A Monkeys In A Barrel Situation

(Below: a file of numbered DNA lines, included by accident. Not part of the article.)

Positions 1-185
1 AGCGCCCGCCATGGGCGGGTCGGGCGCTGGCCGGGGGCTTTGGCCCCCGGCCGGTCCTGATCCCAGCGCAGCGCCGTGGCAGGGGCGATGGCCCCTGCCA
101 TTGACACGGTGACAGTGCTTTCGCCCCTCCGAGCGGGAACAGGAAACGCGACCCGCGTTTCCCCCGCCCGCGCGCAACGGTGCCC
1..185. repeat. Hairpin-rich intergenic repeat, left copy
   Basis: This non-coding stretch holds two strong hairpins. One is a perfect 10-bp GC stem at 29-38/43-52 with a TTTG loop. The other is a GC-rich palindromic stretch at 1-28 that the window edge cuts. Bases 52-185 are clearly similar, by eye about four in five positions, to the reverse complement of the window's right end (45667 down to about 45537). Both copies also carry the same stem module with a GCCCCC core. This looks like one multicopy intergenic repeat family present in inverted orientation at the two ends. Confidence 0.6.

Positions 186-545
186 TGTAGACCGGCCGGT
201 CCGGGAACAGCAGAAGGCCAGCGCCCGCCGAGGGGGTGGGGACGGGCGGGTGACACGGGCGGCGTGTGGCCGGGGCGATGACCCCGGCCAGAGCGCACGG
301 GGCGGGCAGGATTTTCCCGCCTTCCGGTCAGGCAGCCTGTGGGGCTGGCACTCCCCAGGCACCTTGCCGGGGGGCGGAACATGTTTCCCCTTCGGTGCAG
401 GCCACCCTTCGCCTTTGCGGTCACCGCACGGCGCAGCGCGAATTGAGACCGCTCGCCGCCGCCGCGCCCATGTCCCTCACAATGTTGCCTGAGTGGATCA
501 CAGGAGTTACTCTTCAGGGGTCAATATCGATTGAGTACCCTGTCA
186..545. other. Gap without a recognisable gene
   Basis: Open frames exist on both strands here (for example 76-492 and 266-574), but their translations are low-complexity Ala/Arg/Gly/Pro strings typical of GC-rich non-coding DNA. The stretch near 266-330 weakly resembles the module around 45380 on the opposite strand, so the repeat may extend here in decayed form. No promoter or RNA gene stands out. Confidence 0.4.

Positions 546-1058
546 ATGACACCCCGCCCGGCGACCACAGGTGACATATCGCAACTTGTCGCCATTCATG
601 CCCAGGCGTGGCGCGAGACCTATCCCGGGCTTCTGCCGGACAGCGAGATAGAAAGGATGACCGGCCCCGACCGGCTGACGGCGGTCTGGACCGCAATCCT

Matt forces Ryan to let him stray into space, so she can make it inside the Ruskie space shuttle, which very inconveniently doesn’t have an escape pod for re-entering Earth’s atmosphere. He coaches her along on the radio as she desperately tries to enter the shuttle before succumbing to oxygen deprivation (she is running on CO2 fumes at this point). She makes it inside and immediately strips off her suit (this is when you see her buttocks). After catching her breath, she seeks out a radio to try to contact Matt. No luck. She is in this alone now. Matt’s last bit of advice was to take the Russian shuttle to a nearby Chinese station where she would find an escape pod to Earth. A real thriller, at this point in the movie, you want to think she will make it back home, but you would not be surprised if she were to die alone in space. After having contact with some Chinese guy with a radio, dog, and baby on Earth, she becomes delirious. She shuts off her oxygen, which induces a hallucination where Matt returns, drinks some imaginary vodka, gives her hope, and is overall charming. Ryan snaps back to reality and continues toward her Chinese ticket back to Earth. In another thrilling action sequence, she silently uses a fire extinguisher à la Wall-E to reach the space station. She pulls the classic button smashing technique to somehow make the Chinese escape pod burst through Earth’s atmosphere. She lands in some unfamiliar water surrounded by green mountains. For one last shuddering moment, the pod sinks. The viewer sinks with it, “Great, she made it this far and is going to drown?” But after this crazy ride, there is no way Cuarón would let it end that way. She escapes and floats to the shore. Then she looks to her left and sees the Statue of Liberty buried in the sand. Kidding. Or am I? You’ll have to see for yourself. So simple, yet so engaging. I don’t see how that simple of a story could have been as captivating as it was without the perfect use of 3D to set the stage and wonderful actors to portray the characters.